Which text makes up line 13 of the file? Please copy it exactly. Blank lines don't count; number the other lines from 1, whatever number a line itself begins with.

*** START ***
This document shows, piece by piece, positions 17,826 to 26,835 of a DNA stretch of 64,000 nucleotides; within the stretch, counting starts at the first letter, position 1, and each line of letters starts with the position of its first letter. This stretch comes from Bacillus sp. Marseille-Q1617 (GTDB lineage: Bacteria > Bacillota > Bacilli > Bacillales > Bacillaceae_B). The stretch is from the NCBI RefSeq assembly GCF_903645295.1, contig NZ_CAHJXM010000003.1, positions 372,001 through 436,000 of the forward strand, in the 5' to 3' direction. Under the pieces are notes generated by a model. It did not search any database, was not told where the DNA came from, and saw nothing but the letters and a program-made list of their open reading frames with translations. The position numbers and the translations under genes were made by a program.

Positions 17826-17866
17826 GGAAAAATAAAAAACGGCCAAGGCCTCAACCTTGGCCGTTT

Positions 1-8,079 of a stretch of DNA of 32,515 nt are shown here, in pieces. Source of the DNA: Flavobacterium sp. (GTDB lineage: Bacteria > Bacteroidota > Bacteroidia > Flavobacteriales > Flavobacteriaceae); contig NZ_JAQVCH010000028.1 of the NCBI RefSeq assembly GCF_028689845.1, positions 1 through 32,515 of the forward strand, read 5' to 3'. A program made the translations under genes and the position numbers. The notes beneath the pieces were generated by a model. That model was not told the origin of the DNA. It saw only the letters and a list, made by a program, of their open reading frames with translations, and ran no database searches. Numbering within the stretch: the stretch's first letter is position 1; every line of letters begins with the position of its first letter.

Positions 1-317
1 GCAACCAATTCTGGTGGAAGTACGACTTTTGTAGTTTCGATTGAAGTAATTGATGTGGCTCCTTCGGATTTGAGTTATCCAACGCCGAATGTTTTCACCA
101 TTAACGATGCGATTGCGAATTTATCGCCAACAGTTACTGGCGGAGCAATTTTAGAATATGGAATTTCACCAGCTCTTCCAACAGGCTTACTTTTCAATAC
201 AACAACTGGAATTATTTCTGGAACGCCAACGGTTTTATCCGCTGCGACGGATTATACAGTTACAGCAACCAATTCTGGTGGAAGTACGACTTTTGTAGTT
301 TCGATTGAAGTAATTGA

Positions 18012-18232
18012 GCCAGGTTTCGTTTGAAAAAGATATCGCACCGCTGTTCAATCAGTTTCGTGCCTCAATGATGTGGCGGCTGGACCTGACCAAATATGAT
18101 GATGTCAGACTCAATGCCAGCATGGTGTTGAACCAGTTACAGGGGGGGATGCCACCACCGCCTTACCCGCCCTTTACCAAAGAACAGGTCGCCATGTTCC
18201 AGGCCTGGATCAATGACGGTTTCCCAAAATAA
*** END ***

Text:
18201 AGGCCTGGATCAATGACGGTTTCCCAAAATAA